A man is shown wearing a dark-color vest and carrying a large garbage bag full of plastic bottles.

A worker walks as he holds a plastic bag full of plastic bottles in San Giovanni metro station in Rome, Italy, Sept. 27, 2019.

Credit:

Remo Casilli/Reuters

Worldwide, less than 10% of the plastic we use gets recycled. Most ends up in a landfill. And much of that eventually makes its way out to sea, clogging up our oceans.

And here’s the extra bad news: Global demand for plastic is projected to triple by midcentury. 

Here’s the problem with plastic: It’s super useful, lightweight and strong, and smooth and flexible. Back when Dustin Hoffman’s legendary character in the movie, “The Graduate,” was entering the workforce a half-century ago, the career advice was simple: “Just one word: Plastics!”

Related: 'Beyond the crisis point on plastic waste': New bill is wake-up call, says senator

But the guy giving advice to the young college graduate probably wasn’t thinking of all the junk we’d still be stuck with two generations later. Plastic toys, straws and tiny ketchup pouches — things that make life more convenient — can take hundreds of years to degrade.  

Here’s the other problem. Plastic isn’t just plastic. There are hundreds of different kinds. Think of a flexible plastic baggie versus a water bottle versus rigid plastic for your computer keyboard. Most of us just toss it all in a blue recycling bin and say: “Should be OK.”

“The industry has started calling that wish-cycling,” said Susan Collins, president of the Container Recycling Institute in California. “Especially with curbside recycling that uses this single-stream process where we put all our recyclables in one bin, the expression we use a lot is that, ‘You can’t unscramble an egg.’”

Related: Can you go plastic free? This London family did.

And when recycling gets contaminated, it becomes trash, bound for the landfill. Still, even if you deliver a pristine batch of plastic bottles to the recycler, there’s another hurdle.

“Plastics are inherently susceptible to some decrease in their properties when they’re recycled.”

Sue Selke,  Center for Packaging Innovation and Sustainability, Michigan State University

“Plastics are inherently susceptible to some decrease in their properties when they’re recycled,” said Sue Selke, director of the Center for Packaging Innovation and Sustainability at Michigan State University.

There are only so many times a plastic bottle can be melted down and reused before it degrades too far in quality.

“That leads to this overabundance of plastics in our waste streams,” said Brett Helms, a staff scientist at the US Department of Energy’s Lawrence Berkeley National Laboratory. His team is designing a new type of plastic, PDK (polydiketoenamine), which can be use over and over. 

A man is shown wearing a striped collared shirt and safety glasses while working with a beaker.

Scientist Brett Helms at the US Department of Energy’s Lawrence Berkeley National Laboratory. 

Credit:

Jason Margolis/The World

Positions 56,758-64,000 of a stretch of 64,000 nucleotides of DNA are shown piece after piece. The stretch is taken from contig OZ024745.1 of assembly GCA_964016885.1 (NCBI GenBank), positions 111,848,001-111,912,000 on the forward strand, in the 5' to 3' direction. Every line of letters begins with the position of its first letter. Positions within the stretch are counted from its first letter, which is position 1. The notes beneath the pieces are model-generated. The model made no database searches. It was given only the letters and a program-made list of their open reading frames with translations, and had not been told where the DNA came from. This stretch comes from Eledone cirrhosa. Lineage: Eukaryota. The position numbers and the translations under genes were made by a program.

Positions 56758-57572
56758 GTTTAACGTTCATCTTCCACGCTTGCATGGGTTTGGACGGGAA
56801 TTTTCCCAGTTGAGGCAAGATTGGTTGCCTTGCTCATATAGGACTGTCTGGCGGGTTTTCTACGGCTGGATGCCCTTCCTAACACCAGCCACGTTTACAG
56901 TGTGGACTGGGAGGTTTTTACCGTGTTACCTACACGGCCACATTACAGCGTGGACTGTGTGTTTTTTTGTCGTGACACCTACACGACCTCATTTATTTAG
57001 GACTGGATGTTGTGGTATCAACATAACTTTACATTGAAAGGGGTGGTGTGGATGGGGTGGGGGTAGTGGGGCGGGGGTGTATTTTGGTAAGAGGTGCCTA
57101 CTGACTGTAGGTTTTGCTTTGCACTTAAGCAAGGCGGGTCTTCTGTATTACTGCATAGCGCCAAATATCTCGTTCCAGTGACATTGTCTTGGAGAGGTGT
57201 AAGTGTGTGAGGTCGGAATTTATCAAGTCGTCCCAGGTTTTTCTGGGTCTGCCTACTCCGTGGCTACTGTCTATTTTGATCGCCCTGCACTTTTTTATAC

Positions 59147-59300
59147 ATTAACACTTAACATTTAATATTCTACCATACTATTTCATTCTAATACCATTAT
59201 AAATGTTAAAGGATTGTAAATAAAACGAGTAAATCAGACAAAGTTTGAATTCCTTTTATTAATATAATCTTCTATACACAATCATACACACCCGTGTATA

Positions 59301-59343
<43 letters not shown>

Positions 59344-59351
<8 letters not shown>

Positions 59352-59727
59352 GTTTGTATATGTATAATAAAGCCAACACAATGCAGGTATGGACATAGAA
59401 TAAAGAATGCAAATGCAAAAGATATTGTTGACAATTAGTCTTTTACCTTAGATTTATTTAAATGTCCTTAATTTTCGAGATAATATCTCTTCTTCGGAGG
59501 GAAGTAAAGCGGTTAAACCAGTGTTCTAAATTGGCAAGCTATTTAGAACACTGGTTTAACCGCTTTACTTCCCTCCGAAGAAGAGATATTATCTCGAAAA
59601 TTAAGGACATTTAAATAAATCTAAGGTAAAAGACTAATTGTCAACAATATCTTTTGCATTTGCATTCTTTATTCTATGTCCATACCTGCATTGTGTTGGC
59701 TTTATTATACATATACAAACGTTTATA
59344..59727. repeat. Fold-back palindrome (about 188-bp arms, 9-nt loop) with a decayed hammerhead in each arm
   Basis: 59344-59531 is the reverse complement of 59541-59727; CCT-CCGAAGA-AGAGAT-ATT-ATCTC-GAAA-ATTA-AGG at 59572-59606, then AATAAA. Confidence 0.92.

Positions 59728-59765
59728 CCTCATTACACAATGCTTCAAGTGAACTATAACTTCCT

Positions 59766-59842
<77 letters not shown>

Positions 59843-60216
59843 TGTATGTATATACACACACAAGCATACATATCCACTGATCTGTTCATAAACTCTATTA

“What we've created is a plastic that can be deconstructed into its molecular building blocks.”

Brett Helms, US Department of Energy’s Lawrence Berkeley National Laboratory

“What we've created is a plastic that can be deconstructed into its molecular building blocks,” Helms said.

So, for example, a phone case could be later rebuilt into a watchband or part of a new shoe. “And the way that becomes possible is by designing plastics to degrade with essentially no difference in quality or performance from the virgin resin.” 

Most plastics are not like Legos. Once the pieces — or molecules in this case — are snapped together, they can’t easily be taken apart.

“But for recycling, you need to go in the reverse direction,” Helms said. “So, you need to take these big long chains that may have other things in them, and you have to be able to efficiently deconstruct them at the molecular level.”

Related: Mick Jagger wants you to stop throwing away your plastic cups

Acid allows this new plastic to be depolymerized — broken down into basic molecular building blocks called monomers — and Helms hopes that his new plastic encourages other innovators to rethink how plastic is designed.

The British newspaper, The Independent, asked if this could be the holy grail of plastic.

“If you think it’s the holy grail, you’re definitely getting prematurely excited.”

Sue Selke,  Center for Packaging Innovation and Sustainability, Michigan State University

“If you think it’s the holy grail, you’re definitely getting prematurely excited,” Selke said, adding that she still wants to learn more about this new plastic being cooked up in the labs of Berkeley.

Some commercially available plastic can already be broken down to the molecular level. (The new plastic in Berkeley could be an improvement, however, being more flexible than current plastics that can be chemically recycled.) But there is a problem with chemical recycling: It’s not cheap.   

“It takes more expense, more energy, usually to do that kind of recycling than to just do mechanical recycling,” Selke said.

Related: As the world grapples with plastic, the US makes more of it — a lot more

Mechanical recycling is, simply put, melting down old plastics to make new ones. It’s a cheaper way to recycle, but again, you can only do that so many times.

But there’s more to this plastic debate than just economics.  

One recent study delivered a sobering statistic: If we fail to rethink how we’re using plastics, by midcentury, when measured pound for pound, there will be more plastic in our oceans than fish.  

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